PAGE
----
Archive | November, 2013

Call for Papers

26 Nov

The Irish Centre for Mexican Studies is hosting a research symposium on Mexican and Mexican American Studies in June, 2014. We’re very excited and honoured to confirm Chicana / Native American poet Lorna Dee Cervantes as our keynote speaker!

Pathways, Explorations, Approaches

RESEARCH SYMPOSIUM IN MEXICAN AND MEXICAN-AMERICAN STUDIES

PATHWAYS, EXPLORATIONS, APPROACHES

4-5 June 2014

This symposium invites participation from scholars working both in the area traditionally constituted as Mexican Studies and also in the area of Mexican-American and/or Chicano Studies. Its focus is deliberately expansive and we welcome proposals that will illuminate current approaches to, explorations of and pathways through these rich multidisciplinary fields that are underpinned by work in both the social sciences and humanities.  The symposium aims to showcase research into Mexican and Mexican-American Studies as currently conceptualised, studied and taught in the academy. The symposium provides the opportunity to debate and discuss scholarly research and inquiry on Mexico from a diverse range of disciplinary perspectives. Interventions in the areas of cultural studies, literatures, art, theatre and performance, history, political science, anthropology, sociology and digital humanities are welcome. Papers that problematise area studies’ approaches or that chronicle the issues…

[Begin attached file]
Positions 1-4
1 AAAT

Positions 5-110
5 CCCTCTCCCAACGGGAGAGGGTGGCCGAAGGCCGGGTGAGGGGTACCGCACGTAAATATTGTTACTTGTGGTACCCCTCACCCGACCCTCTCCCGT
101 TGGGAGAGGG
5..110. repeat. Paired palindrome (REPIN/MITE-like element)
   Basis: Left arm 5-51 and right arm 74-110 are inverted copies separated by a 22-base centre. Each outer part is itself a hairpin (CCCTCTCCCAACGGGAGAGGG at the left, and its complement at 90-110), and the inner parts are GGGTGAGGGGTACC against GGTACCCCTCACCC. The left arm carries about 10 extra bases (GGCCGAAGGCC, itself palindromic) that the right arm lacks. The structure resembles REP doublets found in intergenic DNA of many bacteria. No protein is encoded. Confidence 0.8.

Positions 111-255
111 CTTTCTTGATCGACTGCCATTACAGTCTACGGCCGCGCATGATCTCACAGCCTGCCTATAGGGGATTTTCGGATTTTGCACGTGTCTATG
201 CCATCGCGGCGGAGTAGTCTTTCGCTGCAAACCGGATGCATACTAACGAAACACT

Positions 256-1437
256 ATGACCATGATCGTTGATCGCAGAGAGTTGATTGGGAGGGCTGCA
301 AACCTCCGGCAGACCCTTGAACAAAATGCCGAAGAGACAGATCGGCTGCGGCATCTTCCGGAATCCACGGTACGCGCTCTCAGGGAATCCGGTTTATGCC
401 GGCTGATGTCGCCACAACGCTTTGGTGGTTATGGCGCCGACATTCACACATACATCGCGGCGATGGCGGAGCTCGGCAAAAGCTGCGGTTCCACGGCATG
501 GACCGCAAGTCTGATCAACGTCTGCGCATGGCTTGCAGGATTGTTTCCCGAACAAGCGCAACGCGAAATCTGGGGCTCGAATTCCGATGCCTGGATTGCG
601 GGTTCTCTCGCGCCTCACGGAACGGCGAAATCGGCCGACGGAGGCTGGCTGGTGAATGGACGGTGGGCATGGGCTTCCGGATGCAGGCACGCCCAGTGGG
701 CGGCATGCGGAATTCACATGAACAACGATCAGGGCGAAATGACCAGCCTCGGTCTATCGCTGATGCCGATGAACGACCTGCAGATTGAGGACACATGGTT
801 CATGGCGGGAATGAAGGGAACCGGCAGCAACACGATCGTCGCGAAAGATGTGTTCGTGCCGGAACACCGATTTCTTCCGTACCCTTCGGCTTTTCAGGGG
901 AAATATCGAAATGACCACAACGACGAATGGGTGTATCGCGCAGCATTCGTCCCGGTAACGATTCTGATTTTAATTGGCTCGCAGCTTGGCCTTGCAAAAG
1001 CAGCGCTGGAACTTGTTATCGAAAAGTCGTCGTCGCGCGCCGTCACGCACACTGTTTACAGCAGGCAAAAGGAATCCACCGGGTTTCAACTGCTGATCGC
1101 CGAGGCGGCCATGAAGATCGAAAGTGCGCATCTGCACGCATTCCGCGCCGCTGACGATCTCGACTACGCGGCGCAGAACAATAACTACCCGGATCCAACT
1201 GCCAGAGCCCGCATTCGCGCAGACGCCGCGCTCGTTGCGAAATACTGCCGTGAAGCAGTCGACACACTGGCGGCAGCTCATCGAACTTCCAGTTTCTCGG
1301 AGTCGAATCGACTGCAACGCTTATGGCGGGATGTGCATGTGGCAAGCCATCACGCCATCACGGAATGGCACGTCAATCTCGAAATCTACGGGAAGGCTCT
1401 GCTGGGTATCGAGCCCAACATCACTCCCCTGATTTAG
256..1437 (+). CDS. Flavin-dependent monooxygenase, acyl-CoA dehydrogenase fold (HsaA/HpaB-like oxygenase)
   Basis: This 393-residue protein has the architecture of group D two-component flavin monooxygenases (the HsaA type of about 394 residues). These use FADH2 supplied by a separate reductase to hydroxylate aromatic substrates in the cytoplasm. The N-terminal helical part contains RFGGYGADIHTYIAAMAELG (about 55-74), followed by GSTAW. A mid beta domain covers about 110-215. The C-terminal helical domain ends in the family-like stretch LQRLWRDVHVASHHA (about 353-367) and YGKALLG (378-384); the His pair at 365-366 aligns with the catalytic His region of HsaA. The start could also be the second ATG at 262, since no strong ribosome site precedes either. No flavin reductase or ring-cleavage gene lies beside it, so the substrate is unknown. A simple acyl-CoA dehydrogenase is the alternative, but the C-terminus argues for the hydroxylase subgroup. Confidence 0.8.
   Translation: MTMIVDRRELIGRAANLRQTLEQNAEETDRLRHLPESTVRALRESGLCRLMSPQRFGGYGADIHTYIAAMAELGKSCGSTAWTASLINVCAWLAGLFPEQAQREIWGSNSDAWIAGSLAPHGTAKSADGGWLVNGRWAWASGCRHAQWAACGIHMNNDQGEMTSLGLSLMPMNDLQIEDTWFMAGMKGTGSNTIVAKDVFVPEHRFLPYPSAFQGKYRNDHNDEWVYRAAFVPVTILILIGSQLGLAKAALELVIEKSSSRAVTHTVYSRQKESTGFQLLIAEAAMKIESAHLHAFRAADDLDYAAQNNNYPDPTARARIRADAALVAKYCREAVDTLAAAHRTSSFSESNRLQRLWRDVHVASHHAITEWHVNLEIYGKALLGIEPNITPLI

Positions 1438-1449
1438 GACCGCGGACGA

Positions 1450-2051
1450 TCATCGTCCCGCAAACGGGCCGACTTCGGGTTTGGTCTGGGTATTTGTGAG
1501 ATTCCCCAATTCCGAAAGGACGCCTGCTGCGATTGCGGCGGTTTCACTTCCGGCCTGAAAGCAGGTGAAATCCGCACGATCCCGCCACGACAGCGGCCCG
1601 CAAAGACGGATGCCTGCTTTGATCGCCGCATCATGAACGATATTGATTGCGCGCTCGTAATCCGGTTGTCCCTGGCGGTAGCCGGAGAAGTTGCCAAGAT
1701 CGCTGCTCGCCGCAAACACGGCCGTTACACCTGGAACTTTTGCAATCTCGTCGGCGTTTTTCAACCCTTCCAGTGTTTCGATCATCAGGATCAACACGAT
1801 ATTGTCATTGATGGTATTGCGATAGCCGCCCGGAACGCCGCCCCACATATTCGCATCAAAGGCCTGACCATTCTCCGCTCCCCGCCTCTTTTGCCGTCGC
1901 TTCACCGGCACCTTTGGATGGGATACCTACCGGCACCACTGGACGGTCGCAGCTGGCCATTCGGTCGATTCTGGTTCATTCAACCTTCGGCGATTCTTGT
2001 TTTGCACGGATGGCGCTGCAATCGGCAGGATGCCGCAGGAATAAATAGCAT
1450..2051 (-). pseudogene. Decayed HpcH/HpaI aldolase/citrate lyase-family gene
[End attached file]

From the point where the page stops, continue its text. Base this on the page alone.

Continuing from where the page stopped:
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How Academia Resembles a Drug Gang

25 Nov

Alexandre Afonso

In 2000, economist Steven Levitt and sociologist Sudhir Venkatesh published an article in the Quarterly Journal of Economics about the internal wage structure of a Chicago drug gang. This piece would later serve as a basis for a chapter in Levitt’s (and Dubner’s) best seller Freakonomics: A Rogue Economist Explores the Hidden Side of Everything (P.S.) The title of the chapter, “Why drug dealers still live with their moms”, was based on the finding that the income distribution within gangs was extremely skewed in favor  of those at the top, while the rank-and-file street sellers earned even less than employees in legitimate low-skilled activities, let’s say at McDonald’s. They calculated 3.30 dollars as the hourly rate, that is, well below a living wage (that’s why they still live with their moms). [2]

If you take into account the risk of being shot by rival gangs, ending up in jail or…

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